Giving a whole new audience the chance to discover the exploits of fledgling defence lawyer Phoenix Wright and his bizarre world, Phoenix Wright: Ace Attorney Trilogy is fantastic. There's no reason to object to this, Your Honour. I rest my case.
While the apocalypse is traditionally painted in varying shades of drab brown and grey, here it's brought to life in lovely bucolic greens and yellows. This pastoral loveliness doesn't disguise the fact that Generation Zero is unremittingly, cripplingly dull, providing protracted periods of walking vast distances with all-too short bouts of gunplay. How the developer behind Just Cause managed to create this vacuous, pointless game is beyond me.
Keeping the core fundamentals intact, Trials Rising is every bit as enjoyable and challenging as its predecessors, but is marred slightly by the introduction of a pointless levelling system that only serves to lock off tracks and force you to needlessly grind. That core Trials gameplay is still sensational, though.
The LEGO Movie 2 Videogame might seem like business as usual, but it's the addition of sandbox bits, the slew of items and gadgets, and the emphasis on exploration and puzzles that make TT's latest LEGO foray a cut above. Everything is (relatively) awesome.
Boasting a roster of great Shonen Jump characters and a decent fighting game at its core, Jump Force forgets all of the other elements that you'd ordinarily take for granted. Fans might find something here to enjoy, but anyone who doesn't know their Frieza from their Vegeta might do well to steer clear.
Still thoroughly good fun, Onimusha: Warlords is nonetheless showing its age, and unfortunately doesn't really hold up in 2019. For a fan like me, revisiting Capcom's samurai survival horror is genuinely welcome, but anyone experiencing it for the first time might come away perplexed.
BELOW evokes a fantastically ominous air of foreboding with its soundtrack, and its visual style is unquestionably superb, but as an example of the roguelike, Capy's game does nothing new. Perhaps it's intentionally pared-down, but the resulting game is enjoyable for an hour or two, and a relentless chore thereafter.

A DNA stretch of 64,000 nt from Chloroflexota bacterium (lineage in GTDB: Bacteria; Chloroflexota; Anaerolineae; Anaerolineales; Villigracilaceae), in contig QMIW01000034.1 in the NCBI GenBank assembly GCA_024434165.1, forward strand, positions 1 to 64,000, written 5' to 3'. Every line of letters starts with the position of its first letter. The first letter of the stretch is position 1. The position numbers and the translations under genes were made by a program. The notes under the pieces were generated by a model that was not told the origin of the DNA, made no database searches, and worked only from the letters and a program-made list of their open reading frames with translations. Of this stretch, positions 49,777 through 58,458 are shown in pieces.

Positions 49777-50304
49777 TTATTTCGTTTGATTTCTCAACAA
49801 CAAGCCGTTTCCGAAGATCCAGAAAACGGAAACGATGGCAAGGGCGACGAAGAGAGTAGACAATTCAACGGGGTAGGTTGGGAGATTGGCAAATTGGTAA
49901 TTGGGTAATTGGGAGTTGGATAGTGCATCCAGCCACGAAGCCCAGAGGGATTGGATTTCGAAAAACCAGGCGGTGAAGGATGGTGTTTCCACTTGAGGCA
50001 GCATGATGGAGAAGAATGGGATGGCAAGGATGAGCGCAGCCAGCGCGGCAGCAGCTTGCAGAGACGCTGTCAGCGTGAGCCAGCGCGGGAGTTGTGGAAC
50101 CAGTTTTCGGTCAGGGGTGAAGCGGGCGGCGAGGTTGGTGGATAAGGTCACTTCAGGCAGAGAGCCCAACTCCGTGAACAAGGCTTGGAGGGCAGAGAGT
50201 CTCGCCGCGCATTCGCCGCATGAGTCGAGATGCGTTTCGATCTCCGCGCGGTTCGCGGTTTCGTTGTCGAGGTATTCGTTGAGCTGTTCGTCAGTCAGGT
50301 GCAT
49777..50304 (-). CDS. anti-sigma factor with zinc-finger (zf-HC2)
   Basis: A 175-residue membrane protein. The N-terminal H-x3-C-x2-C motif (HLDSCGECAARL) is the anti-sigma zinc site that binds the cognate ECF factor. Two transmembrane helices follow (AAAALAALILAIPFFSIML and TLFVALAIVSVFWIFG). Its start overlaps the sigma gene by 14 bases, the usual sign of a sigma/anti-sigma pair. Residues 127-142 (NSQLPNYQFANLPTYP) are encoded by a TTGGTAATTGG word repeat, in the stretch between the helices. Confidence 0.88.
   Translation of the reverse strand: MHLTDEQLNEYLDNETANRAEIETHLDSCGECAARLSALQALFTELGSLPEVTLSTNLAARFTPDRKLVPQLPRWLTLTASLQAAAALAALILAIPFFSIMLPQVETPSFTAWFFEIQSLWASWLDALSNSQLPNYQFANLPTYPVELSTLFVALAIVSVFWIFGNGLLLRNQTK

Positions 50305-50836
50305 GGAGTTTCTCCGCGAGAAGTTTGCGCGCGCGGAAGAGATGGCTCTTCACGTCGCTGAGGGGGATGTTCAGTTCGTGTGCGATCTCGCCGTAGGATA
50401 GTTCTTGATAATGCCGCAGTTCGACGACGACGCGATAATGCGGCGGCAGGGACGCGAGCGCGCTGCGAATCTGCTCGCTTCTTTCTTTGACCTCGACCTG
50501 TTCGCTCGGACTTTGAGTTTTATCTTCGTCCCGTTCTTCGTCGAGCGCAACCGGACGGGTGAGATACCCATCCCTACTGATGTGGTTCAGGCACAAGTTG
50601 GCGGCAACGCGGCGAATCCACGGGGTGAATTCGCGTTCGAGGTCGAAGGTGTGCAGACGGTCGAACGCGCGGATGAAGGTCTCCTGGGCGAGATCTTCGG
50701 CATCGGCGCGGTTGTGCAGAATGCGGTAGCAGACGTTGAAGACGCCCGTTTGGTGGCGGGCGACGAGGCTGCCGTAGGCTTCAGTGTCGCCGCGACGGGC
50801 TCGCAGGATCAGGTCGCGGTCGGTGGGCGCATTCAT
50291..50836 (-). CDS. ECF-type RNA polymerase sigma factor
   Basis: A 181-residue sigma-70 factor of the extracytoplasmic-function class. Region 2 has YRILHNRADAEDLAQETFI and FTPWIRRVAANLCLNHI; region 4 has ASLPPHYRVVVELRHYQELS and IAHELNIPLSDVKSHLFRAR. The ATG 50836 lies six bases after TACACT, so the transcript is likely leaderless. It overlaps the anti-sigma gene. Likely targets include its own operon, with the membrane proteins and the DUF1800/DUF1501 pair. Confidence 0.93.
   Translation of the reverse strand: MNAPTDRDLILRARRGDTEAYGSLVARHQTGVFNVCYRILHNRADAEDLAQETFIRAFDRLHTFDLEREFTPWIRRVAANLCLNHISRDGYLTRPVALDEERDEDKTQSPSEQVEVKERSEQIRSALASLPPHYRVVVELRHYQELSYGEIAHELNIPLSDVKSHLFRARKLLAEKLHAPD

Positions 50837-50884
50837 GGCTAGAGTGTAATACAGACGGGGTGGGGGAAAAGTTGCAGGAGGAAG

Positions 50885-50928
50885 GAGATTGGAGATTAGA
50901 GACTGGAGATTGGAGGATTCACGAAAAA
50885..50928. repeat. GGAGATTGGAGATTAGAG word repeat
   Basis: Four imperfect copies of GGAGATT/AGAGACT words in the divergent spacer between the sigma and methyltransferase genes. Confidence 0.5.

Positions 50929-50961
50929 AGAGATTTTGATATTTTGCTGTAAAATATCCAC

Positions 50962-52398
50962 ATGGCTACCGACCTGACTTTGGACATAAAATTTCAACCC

A sequel that on paper had huge potential, Just Cause 4 is unfortunately a bit shabby and light on genuinely new ideas, beyond the novelty of lightning storms and tornadoes. The core gameplay remains good, explosive fun, but Rico is evidently running out of steam.
Battlefield V builds upon its predecessor in meaningful ways, DICE stripping away practically every one of the series' fripperies to get to the nub of what truly makes the series tick. This is Battlefield at its most undiluted and raw, and it's all the better for it.
A neat continuation of the LEGO DC series, Super-Villains offers a neat twist in casting your custom character and a range of iconic faces from the comic books as the protagonists in a raucously fun story. Yes, it's the same old LEGO game that you'll have played several times before, but damn it, it's still good. And indeed, good to be bad.
A stunning, elegiac western that features some of Rockstar's best writing to date, Red Dead Redemption 2 is also the studio's finest open-world to date, handcrafted with real, tangible care and attention, defying the boundaries of what a video game can be. Arthur Morgan will also inhabit a special place in your heart, as a likeable, relatable rogue striving to find his way in the world. Good ol' Arthur.